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Über dieses Buch

This is a textbook on differential geometry well-suited to a variety of courses on this topic. For readers seeking an elementary text, the prerequisites are minimal and include plenty of examples and intermediate steps within proofs, while providing an invitation to more excursive applications and advanced topics. For readers bound for graduate school in math or physics, this is a clear, concise, rigorous development of the topic including the deep global theorems. For the benefit of all readers, the author employs various techniques to render the difficult abstract ideas herein more understandable and engaging.
Over 300 color illustrations bring the mathematics to life, instantly clarifying concepts in ways that grayscale could not. Green-boxed definitions and purple-boxed theorems help to visually organize the mathematical content. Color is even used within the text to highlight logical relationships.
Applications abound! The study of conformal and equiareal functions is grounded in its application to cartography. Evolutes, involutes and cycloids are introduced through Christiaan Huygens' fascinating story: in attempting to solve the famous longitude problem with a mathematically-improved pendulum clock, he invented mathematics that would later be applied to optics and gears. Clairaut’s Theorem is presented as a conservation law for angular momentum. Green’s Theorem makes possible a drafting tool called a planimeter. Foucault’s Pendulum helps one visualize a parallel vector field along a latitude of the earth. Even better, a south-pointing chariot helps one visualize a parallel vector field along any curve in any surface.
In truth, the most profound application of differential geometry is to modern physics, which is beyond the scope of this book. The GPS in any car wouldn’t work without general relativity, formalized through the language of differential geometry. Throughout this book, applications, metaphors and visualizations are tools that motivate and clarify the rigorous mathematical content, but never replace it.



Chapter 1. Curves

In this chapter, we develop the mathematical tools needed to model and study a moving object. The object might be moving in the plane:

Kristopher Tapp

Chapter 2. Additional Topics in Curves

This chapter presents several excursions that delve more deeply into the geometry of curves, including some of the famous theorems in the field. The theory of curves is an old and extremely well developed mathematical topic. Our aim is simply to describe a few fundamental and interesting highlights.planimeter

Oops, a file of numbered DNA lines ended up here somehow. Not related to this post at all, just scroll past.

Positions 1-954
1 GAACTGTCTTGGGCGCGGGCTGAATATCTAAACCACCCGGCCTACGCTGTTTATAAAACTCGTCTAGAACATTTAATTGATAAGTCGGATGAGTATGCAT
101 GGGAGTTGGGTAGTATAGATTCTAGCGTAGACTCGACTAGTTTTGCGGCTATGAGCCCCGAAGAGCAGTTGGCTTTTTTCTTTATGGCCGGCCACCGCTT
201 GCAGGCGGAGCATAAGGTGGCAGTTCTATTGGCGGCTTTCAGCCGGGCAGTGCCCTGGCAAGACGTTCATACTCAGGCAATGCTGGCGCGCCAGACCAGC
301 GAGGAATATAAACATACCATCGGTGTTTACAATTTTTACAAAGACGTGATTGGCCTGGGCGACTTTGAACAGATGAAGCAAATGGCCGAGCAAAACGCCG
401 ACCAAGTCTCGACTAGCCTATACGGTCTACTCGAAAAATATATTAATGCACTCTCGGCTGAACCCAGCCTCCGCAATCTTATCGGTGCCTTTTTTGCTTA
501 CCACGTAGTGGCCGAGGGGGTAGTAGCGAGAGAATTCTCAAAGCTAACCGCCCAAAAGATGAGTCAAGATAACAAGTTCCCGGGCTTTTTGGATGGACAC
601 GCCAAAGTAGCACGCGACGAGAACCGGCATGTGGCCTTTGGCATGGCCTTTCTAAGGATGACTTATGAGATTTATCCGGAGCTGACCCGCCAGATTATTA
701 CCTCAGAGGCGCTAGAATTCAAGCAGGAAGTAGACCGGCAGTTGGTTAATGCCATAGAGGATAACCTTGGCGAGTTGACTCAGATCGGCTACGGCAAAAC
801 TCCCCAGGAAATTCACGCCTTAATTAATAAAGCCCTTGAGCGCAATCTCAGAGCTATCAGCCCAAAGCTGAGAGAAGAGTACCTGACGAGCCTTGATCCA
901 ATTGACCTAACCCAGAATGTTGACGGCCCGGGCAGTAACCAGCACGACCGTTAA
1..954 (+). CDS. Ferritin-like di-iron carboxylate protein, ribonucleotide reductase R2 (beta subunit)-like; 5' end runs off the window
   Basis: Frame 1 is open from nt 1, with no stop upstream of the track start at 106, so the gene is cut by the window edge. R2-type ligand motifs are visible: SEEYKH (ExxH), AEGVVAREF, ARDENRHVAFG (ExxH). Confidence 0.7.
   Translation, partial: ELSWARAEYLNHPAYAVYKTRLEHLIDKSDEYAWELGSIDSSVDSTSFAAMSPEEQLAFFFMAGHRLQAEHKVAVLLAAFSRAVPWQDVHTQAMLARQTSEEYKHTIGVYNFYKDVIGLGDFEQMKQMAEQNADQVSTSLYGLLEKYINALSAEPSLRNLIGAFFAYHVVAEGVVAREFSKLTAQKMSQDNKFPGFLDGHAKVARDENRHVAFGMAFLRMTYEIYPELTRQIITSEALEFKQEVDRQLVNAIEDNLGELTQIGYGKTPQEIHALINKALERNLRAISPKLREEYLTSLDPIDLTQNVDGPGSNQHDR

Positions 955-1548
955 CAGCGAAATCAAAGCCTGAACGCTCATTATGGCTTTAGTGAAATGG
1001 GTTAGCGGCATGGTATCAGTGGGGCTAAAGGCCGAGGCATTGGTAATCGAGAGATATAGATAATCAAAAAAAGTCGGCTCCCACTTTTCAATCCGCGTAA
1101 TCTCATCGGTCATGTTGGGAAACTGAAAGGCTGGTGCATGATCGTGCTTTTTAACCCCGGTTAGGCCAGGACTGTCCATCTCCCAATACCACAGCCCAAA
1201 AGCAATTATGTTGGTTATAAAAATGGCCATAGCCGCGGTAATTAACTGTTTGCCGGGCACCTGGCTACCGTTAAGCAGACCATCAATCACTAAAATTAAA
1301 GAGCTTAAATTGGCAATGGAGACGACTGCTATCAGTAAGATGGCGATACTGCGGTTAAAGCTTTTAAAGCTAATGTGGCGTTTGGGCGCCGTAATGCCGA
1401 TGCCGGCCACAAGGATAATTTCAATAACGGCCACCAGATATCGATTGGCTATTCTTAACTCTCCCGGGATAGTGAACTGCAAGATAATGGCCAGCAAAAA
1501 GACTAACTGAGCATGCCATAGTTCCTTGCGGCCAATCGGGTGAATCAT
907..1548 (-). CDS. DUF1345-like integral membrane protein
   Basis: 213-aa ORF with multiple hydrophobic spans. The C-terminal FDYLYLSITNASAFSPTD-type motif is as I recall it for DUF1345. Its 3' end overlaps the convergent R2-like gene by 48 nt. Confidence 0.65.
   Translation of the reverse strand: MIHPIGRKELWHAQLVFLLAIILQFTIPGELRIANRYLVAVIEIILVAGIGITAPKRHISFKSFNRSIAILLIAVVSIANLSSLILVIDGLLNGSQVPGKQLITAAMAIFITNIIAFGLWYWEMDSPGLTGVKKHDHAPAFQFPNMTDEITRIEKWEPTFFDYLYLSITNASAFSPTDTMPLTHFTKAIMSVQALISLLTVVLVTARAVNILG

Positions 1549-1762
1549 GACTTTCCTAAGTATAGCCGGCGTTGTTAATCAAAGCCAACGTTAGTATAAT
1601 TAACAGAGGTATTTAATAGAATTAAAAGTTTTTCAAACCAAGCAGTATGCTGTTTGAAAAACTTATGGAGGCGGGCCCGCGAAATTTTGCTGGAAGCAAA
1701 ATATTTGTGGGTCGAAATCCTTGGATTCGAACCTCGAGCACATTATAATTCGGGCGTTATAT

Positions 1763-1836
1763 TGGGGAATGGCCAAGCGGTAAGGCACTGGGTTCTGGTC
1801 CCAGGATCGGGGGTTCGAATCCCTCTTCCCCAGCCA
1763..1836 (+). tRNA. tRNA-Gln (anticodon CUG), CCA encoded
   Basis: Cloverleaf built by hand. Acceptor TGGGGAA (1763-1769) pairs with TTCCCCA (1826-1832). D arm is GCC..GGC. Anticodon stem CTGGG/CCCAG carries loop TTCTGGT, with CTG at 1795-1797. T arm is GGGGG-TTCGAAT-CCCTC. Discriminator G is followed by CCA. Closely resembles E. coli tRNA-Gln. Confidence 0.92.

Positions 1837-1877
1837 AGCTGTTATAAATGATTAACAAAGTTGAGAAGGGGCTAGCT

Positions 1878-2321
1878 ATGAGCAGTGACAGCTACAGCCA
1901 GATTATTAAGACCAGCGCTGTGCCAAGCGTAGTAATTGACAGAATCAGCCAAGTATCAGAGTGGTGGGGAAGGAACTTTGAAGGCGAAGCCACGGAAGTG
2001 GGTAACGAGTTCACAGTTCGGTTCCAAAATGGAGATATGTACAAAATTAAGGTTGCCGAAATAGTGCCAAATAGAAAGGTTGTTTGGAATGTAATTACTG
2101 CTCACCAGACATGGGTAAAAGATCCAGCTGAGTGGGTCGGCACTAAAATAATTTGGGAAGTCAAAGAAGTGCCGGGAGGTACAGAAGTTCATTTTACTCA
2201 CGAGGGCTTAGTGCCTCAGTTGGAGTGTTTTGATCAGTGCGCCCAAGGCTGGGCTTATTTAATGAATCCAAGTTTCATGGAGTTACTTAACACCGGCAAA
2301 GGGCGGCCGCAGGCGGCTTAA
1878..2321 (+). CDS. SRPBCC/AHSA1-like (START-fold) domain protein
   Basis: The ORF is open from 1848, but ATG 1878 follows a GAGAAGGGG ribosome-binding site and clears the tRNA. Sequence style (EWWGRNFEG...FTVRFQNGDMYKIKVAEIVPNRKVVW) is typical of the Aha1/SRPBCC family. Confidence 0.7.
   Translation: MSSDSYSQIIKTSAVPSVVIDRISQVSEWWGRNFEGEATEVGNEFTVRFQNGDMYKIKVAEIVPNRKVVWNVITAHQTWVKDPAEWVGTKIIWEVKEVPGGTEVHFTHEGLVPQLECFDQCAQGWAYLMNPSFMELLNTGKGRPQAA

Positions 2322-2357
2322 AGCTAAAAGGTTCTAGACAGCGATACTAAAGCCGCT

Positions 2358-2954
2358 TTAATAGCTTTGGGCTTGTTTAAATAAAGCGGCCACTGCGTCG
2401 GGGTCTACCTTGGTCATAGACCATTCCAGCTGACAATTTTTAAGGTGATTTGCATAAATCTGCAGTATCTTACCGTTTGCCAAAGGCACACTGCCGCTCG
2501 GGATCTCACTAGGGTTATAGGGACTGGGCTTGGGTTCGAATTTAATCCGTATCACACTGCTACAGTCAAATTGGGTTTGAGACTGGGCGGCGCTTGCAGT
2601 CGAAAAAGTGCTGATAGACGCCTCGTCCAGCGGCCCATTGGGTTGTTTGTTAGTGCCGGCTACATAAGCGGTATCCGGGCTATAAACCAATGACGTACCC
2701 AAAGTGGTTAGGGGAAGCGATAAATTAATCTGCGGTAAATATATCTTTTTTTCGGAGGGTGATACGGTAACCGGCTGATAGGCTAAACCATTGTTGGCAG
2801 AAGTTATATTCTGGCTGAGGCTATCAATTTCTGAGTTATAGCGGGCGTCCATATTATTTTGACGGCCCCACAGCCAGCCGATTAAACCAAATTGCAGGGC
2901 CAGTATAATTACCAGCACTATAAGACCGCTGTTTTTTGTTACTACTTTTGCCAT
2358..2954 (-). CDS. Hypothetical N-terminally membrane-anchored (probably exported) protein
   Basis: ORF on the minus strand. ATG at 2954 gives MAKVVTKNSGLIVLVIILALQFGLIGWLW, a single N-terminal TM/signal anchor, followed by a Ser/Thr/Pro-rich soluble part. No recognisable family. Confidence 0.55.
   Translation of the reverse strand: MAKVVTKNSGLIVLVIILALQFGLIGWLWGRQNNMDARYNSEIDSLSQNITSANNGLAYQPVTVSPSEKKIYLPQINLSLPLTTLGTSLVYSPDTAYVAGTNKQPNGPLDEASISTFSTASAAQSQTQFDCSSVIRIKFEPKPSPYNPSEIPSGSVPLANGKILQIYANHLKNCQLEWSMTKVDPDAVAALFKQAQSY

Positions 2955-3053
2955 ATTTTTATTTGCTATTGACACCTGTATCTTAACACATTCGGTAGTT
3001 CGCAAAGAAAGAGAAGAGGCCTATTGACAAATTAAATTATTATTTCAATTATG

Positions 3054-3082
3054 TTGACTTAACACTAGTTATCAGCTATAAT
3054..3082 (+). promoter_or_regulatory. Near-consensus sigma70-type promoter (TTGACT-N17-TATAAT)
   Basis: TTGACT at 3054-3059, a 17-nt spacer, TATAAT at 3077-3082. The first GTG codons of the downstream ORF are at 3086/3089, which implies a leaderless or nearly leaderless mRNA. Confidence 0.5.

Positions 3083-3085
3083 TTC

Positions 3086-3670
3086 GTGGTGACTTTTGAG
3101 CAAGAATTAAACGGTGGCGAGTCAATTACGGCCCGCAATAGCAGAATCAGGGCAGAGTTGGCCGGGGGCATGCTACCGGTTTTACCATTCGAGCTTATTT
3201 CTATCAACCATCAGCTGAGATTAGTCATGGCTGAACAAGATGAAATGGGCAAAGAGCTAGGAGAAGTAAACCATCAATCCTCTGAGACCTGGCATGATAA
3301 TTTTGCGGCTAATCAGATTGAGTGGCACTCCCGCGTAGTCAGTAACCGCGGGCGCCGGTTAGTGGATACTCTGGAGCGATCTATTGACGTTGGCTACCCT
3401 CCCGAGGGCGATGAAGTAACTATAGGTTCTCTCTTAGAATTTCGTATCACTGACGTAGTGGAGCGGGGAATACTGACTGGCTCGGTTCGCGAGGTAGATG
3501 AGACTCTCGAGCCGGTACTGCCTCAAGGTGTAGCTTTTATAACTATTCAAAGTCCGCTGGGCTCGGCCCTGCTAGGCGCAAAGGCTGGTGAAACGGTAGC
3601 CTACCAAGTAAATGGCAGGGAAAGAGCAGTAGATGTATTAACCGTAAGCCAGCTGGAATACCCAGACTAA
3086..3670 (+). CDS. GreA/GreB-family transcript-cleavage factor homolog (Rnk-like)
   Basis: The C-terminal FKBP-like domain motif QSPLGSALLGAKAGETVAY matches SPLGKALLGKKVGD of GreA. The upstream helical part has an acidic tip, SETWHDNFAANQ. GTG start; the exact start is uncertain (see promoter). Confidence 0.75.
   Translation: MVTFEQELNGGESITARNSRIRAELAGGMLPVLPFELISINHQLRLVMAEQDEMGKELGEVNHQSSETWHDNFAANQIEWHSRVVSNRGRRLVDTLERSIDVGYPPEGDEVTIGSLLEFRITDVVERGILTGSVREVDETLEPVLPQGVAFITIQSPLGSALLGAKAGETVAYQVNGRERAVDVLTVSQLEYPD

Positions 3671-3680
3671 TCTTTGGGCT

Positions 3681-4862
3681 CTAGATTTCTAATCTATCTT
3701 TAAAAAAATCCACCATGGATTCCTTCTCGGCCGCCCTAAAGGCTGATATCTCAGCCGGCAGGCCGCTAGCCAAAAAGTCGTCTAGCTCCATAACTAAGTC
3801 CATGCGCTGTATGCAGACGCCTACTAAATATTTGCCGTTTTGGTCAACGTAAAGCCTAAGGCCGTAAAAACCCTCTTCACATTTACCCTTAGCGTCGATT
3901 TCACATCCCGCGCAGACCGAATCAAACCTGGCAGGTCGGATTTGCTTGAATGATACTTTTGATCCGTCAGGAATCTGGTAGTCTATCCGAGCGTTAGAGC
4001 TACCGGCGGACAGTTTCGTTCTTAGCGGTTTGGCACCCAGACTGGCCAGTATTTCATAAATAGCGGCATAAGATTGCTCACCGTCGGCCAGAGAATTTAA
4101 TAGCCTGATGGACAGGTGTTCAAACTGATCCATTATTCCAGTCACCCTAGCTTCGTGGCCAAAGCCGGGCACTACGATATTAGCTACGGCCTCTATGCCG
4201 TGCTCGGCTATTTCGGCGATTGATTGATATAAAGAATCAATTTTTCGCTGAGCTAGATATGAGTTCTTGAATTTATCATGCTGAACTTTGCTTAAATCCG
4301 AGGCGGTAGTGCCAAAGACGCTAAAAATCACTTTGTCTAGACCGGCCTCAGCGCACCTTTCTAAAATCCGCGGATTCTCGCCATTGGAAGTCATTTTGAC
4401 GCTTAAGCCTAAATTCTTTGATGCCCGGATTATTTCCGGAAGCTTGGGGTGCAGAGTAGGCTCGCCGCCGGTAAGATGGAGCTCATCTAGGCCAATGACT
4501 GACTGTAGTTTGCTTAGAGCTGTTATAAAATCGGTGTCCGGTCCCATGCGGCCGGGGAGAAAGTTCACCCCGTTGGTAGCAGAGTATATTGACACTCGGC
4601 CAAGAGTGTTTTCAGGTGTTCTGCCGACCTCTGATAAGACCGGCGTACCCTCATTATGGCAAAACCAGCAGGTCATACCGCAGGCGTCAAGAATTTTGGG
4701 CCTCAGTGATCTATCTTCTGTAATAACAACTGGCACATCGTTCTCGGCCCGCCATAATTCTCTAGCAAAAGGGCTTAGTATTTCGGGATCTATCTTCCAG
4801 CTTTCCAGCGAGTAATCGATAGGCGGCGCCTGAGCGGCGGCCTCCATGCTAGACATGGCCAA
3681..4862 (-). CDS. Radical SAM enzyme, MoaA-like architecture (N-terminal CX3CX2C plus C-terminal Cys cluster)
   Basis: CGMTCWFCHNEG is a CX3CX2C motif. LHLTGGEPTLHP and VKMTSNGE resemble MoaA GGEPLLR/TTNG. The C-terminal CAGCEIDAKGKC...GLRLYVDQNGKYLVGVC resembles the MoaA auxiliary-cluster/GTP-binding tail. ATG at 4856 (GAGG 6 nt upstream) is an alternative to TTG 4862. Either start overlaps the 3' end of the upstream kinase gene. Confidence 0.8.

Kristopher Tapp

Chapter 3. Surfaces

For the remainder of the book, we turn our attention from curves to surfaces. The graphs of functions of two variables are familiar examples of surfaces from multivariable calculus. Whereas a curve locally looks like its tangent line, ℝ1 $$\mathbb{R}^{1}$$ , a surface locally looks like its tangent plane, ℝ2 $$\mathbb{R}^{2}$$ . Thus, we are moving from intrinsically one-dimensional to intrinsically two-dimensional objects.

Kristopher Tapp

Chapter 4. The Curvature of a Surface

A regular surface looks like a plane if one zooms sufficiently in near any point, but if one zooms back out, it might curve and bend through the ambient ℝ3 $$\mathbb{R}^{3}$$ . That’s what makes differential geometry so much richer than Euclidean geometry.

Kristopher Tapp

Chapter 5. Geodesics

The most fundamental concept for studying the geometry of ℝ2 $$\mathbb{R}^{2}$$ is a straight line. The goal of this chapter is to generalize this fundamental notion from ℝ2 $$\mathbb{R}^{2}$$ to arbitrary regular surfaces. Although most surfaces curve in such a way that they don’t contain any straight lines, they do contain curves called geodesics, which will turn out to share many important characterizing properties of straight lines.

Kristopher Tapp

Chapter 6. The Gauss–Bonnet Theorem

The Gauss–Bonnet theorem is the most famous result in the study of surfaces. It provides a satisfying final chapter of this textbook because it interrelates many fundamental concepts from the previous five chapters.

Kristopher Tapp


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